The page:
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The Closing the Loopholes Bill has passed – here’s what you need to know

Victoria Quayle ||

The second part of the government’s Closing the Loopholes Bill was passed last week bringing in the latest significant tranche of industrial reforms to the Fair Work Act (the Act) and related legislation.

Here are some key changes you need to know
  1. Right to Disconnect

The National Employment Standards will now include a right for employees to refuse to take unreasonable work calls or emails outside their normal working hours. Employees are also able to apply to the Fair Work Commission (FWC) to resolve a dispute about unreasonable out of hours contact if their complaint cannot be resolved internally.

  1. Changing casual employment

The definition of casual employment is now determined by a lengthy list of factors to determine whether there is a firm advance commitment to continuing or indefinite work.

Businesses will no longer be required to offer conversion for casuals but employees can request conversion every six months. Employers can refuse a request for conversion on fair and reasonable operational grounds. The FWC can resolve disputes about conversion to permanent employment.

  1. Definition of employment

For the first time, the Act will include a definition of employment. Whether a worker is an employee or independent contractor will be determined by looking at the ‘totality of the relationship’ including post contractual conduct. This definition winds back recent High Court decisions which determined that the most important factor will be the contractual terms between the parties. Many lawyers believe this change is likely to increase uncertainty for businesses who regularly engage contractors, and expose them to penalties for sham contracting.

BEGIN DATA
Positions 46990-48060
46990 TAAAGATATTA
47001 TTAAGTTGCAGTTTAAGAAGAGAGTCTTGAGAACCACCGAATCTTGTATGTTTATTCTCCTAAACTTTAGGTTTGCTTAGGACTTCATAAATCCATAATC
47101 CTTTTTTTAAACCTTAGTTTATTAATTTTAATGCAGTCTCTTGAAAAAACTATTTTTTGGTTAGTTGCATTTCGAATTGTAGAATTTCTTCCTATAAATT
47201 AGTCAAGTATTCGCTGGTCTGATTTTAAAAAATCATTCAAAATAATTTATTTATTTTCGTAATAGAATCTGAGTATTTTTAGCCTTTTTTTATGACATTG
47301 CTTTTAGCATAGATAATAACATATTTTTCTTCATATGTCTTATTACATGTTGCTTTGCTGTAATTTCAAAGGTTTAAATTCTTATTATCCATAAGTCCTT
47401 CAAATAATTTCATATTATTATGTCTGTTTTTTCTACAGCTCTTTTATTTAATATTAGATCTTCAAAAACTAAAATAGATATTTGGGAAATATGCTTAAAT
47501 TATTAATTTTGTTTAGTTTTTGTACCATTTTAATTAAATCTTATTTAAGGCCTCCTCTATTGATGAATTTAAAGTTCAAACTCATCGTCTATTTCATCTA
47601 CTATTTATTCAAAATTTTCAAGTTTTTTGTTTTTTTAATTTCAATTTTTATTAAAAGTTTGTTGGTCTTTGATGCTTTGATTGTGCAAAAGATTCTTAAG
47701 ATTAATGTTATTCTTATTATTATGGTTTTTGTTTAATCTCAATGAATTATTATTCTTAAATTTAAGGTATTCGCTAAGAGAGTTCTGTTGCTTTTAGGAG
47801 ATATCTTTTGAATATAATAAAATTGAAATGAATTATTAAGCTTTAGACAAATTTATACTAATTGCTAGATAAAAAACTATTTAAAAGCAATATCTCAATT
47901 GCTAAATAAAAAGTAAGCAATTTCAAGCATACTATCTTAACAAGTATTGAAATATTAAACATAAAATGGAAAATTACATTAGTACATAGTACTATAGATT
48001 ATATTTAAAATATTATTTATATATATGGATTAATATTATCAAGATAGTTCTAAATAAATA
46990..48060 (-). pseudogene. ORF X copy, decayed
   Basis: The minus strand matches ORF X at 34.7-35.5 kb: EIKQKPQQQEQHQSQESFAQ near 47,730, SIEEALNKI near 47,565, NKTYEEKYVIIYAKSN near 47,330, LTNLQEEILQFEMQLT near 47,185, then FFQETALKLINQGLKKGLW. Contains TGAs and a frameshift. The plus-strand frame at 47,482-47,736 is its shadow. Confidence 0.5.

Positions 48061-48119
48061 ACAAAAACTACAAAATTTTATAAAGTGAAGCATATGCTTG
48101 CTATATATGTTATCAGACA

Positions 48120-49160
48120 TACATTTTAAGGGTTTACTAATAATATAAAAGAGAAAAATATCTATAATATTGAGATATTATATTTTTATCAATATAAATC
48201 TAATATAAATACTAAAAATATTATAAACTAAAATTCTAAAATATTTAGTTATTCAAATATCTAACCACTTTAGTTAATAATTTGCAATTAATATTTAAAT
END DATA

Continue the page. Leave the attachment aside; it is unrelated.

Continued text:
1. Changes to independent contracting and sham contracting

The FWC will have jurisdiction to determine unfair contract terms and resolve disputes in relation to independent contractor agreements. Eligibility is limited to independent contractors earning below the high-income threshold (currently $167,500).

There are increased penalties for sham contracting and the defence to ‘sham contracting’ has been made more difficult to establish. To defend a sham contracting claim, businesses will now have to prove their belief that the relationship was contractor/principal was objectively reasonable.

  1. Regulation of ‘employee-like’ workers in the gig economy

Workers in the gig economy will be able to apply to the FWC for orders for minimum standards relating to a range of matters such as pay, penalties, superannuation and insurance. These reforms are limited to digital platform employees who have low bargaining power, low authority over their work or receive pay at or below the rate of comparable employees.

  1. Road transport industry reform

The FWC will be empowered to set minimum standards for the road transport industry including rates of pay for owner-drivers engaged as independent contractors. An expert panel consisting of a majority of owner-drivers will be established to advise the FWC on road transport minimum standards.

  1. Increased rights and protections for union delegates

Part 1 of the Bill contained significant rights for union delegates including a right for union officials to enter workplaces to investigate potential breaches of the Act with 24-hours’ notice. Part 2 expands on this by permitting union officials to apply to waive the 24-hour notice period to enter workplaces if the FWC is satisfied that suspected contravention of the Act includes underpayment of wages of union members.

  1. Intractable bargaining declarations

In 2022, the FWC was given the power to arbitrate disputes where parties could not agree on terms of an enterprise agreement (an intractable bargaining declaration). Late last year, the government agreed to an amendment to that provision, providing that the FWC could only make a declaration if the terms of the arbitrated outcome were “not less favourable” to each employee and union covered by an existing enterprise agreement.” This is one of the more controversial amendments as it likely to significantly reduce the power of employers during negotiations for a new enterprise agreement.

For more information on changes related to the Closing the Loopholes Bill and how they may impact you, please contact Coleman Greig’s Employment Law specialists.


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